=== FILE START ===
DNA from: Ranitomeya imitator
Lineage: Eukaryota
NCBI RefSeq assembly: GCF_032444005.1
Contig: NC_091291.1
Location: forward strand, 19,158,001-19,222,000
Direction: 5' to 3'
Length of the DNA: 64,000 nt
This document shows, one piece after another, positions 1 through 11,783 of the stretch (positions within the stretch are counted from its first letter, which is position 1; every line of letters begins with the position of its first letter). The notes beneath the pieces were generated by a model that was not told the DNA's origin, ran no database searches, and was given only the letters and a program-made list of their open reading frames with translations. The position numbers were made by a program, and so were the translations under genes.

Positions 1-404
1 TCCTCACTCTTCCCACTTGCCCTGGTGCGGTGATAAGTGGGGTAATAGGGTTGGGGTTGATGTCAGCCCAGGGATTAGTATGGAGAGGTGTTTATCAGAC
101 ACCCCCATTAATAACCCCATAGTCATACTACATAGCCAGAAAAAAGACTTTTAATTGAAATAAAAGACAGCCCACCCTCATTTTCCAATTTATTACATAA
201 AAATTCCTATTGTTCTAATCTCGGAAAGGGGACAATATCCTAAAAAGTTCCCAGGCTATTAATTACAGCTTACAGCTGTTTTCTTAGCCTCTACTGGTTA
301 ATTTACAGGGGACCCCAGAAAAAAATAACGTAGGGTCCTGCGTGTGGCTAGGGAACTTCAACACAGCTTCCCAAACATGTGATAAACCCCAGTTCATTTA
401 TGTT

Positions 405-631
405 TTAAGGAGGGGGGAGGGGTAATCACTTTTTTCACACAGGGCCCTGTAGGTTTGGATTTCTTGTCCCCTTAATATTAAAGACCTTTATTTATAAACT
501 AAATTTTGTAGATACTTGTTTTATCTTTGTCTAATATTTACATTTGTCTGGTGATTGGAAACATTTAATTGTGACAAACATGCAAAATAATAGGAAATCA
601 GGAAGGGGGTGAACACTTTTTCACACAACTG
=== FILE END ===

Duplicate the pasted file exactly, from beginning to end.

DNA from: Ranitomeya imitator
Lineage: Eukaryota
NCBI RefSeq assembly: GCF_032444005.1
Contig: NC_091291.1
Location: forward strand, 19,158,001-19,222,000
Direction: 5' to 3'
Length of the DNA: 64,000 nt
This document shows, one piece after another, positions 1 through 11,783 of the stretch (positions within the stretch are counted from its first letter, which is position 1; every line of letters begins with the position of its first letter). The notes beneath the pieces were generated by a model that was not told the DNA's origin, ran no database searches, and was given only the letters and a program-made list of their open reading frames with translations. The position numbers were made by a program, and so were the translations under genes.

Positions 1-404
1 TCCTCACTCTTCCCACTTGCCCTGGTGCGGTGATAAGTGGGGTAATAGGGTTGGGGTTGATGTCAGCCCAGGGATTAGTATGGAGAGGTGTTTATCAGAC
101 ACCCCCATTAATAACCCCATAGTCATACTACATAGCCAGAAAAAAGACTTTTAATTGAAATAAAAGACAGCCCACCCTCATTTTCCAATTTATTACATAA
201 AAATTCCTATTGTTCTAATCTCGGAAAGGGGACAATATCCTAAAAAGTTCCCAGGCTATTAATTACAGCTTACAGCTGTTTTCTTAGCCTCTACTGGTTA
301 ATTTACAGGGGACCCCAGAAAAAAATAACGTAGGGTCCTGCGTGTGGCTAGGGAACTTCAACACAGCTTCCCAAACATGTGATAAACCCCAGTTCATTTA
401 TGTT

Positions 405-631
405 TTAAGGAGGGGGGAGGGGTAATCACTTTTTTCACACAGGGCCCTGTAGGTTTGGATTTCTTGTCCCCTTAATATTAAAGACCTTTATTTATAAACT
501 AAATTTTGTAGATACTTGTTTTATCTTTGTCTAATATTTACATTTGTCTGGTGATTGGAAACATTTAATTGTGACAAACATGCAAAATAATAGGAAATCA
601 GGAAGGGGGTGAACACTTTTTCACACAACTG